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Journal of Korean Neurosurgical Society > Volume 32(4); 2002 > Article
Journal of Korean Neurosurgical Society 2002;32(4): 384-386.
Transient Cerebellar Mutism after Total Removal of Medulloblastoma in a Child: Case Report.
Chang Bong Kong, Kyung Bo Choi, Hyung Dong Kim
Department of Neurosurgery, College of Medicine, Dong-A University, Busan, Korea.
Transient mutism resolving to cerebellar speech after posterior fossa surgery is a well recognized phenomenon, particularly in pediatric patients. The anatomic basis for this postoperative functional change is unclear, but may reside in the dominant superior cerebellar hemisphere or the medial deep cerebellar nuclei. We report a case of a 9-year-old boy who presented for surgical resection of a medulloblastoma. Preoperatively, his complaint consisted of headache, nausea, vomiting and cerebellar ataxia. He had normal speech. At one day after operation, suddenly he was unable to speech, however, communication through a variety of verbal cues, including sign language was possible. His mutism lasted 12 days and cerebellar dysarthria was slowly resolved.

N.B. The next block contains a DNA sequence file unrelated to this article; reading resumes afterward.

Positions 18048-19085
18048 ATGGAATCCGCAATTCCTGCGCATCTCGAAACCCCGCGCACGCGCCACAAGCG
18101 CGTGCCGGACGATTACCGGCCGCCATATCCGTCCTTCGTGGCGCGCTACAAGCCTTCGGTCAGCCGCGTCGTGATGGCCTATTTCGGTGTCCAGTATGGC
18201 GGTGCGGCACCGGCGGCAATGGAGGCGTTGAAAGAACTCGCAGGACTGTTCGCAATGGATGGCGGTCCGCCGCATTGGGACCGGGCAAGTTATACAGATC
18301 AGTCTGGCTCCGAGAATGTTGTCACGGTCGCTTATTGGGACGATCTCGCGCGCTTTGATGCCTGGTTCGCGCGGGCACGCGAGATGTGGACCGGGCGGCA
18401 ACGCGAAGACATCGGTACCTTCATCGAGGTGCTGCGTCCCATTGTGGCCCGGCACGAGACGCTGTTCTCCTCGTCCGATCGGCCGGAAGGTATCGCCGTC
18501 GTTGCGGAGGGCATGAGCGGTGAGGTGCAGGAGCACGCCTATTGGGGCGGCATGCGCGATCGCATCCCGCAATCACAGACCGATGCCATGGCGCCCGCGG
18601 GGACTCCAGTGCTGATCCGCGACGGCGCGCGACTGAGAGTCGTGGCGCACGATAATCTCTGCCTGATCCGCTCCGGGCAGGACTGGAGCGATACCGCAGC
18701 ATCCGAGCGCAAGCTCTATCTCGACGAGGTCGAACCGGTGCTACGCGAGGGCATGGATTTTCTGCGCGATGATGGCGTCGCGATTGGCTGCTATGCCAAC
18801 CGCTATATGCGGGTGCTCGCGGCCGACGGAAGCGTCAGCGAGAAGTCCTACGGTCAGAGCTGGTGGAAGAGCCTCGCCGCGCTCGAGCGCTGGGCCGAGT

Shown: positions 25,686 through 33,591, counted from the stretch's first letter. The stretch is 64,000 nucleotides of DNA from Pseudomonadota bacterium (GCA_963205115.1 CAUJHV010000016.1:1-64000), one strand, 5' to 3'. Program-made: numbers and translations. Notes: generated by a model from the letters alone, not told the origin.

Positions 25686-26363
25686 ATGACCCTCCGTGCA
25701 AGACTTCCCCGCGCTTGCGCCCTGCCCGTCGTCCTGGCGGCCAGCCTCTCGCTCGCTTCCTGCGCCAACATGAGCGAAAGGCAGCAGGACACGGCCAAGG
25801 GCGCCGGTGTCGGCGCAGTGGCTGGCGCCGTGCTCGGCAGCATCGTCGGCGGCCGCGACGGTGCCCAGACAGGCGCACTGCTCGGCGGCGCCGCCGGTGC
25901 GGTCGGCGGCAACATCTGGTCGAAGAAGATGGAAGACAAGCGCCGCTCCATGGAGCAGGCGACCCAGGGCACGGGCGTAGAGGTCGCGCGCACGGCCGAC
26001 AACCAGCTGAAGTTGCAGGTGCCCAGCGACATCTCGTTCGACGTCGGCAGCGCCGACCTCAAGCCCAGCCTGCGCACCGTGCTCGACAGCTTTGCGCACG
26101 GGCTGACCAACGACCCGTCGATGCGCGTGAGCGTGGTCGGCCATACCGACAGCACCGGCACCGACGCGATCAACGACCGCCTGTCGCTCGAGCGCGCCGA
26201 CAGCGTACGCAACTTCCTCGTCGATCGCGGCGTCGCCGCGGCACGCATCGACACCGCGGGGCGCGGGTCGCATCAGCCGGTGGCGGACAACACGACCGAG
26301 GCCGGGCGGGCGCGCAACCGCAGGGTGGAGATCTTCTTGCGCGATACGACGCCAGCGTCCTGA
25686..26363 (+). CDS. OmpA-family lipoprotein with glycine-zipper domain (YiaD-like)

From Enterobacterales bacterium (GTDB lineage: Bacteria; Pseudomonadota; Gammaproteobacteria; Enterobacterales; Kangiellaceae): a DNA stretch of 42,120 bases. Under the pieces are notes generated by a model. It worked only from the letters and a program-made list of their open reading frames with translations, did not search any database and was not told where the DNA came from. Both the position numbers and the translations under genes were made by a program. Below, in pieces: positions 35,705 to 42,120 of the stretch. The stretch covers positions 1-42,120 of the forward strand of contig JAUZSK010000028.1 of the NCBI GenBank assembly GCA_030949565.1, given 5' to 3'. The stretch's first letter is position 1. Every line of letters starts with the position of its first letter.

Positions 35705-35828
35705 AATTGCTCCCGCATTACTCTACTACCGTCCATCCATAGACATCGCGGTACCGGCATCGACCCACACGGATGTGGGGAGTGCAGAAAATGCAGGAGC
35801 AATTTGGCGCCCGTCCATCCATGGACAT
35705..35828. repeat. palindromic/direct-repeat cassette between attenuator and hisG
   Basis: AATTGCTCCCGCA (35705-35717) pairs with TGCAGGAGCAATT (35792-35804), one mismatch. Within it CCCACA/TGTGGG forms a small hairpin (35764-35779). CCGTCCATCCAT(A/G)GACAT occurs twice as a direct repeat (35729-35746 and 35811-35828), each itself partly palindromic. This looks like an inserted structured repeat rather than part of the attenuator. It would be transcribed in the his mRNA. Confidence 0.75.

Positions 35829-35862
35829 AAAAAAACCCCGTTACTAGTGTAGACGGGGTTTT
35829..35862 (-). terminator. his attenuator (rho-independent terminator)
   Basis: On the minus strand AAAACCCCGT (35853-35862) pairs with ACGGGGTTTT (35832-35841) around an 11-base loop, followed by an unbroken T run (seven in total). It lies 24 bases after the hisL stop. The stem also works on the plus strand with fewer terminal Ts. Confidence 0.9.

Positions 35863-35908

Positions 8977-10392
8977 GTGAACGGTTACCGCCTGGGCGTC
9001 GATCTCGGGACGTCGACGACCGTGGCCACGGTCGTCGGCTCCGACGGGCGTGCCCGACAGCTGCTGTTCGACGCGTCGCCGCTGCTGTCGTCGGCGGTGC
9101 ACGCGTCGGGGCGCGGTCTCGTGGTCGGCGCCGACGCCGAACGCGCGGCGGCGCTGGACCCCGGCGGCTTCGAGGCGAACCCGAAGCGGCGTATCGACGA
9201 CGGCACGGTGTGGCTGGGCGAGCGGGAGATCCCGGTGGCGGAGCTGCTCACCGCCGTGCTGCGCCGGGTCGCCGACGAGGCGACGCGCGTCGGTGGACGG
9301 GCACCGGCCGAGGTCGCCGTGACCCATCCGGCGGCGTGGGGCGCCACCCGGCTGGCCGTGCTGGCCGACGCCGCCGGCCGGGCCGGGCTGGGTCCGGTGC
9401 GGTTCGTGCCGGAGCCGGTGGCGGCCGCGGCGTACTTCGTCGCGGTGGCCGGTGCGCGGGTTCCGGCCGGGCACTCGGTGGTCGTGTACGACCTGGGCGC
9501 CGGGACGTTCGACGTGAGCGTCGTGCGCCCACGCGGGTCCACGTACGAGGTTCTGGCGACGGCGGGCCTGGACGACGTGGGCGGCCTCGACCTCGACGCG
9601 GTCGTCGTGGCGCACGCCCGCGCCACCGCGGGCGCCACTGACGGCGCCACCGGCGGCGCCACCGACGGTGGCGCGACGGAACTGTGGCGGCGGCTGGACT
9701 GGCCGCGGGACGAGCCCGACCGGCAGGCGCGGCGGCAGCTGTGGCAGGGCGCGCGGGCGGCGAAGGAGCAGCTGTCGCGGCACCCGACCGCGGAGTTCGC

Key Words: Mutism; Cerebellar dysarthria; Posterior fossa surgery; Medulloblastoma
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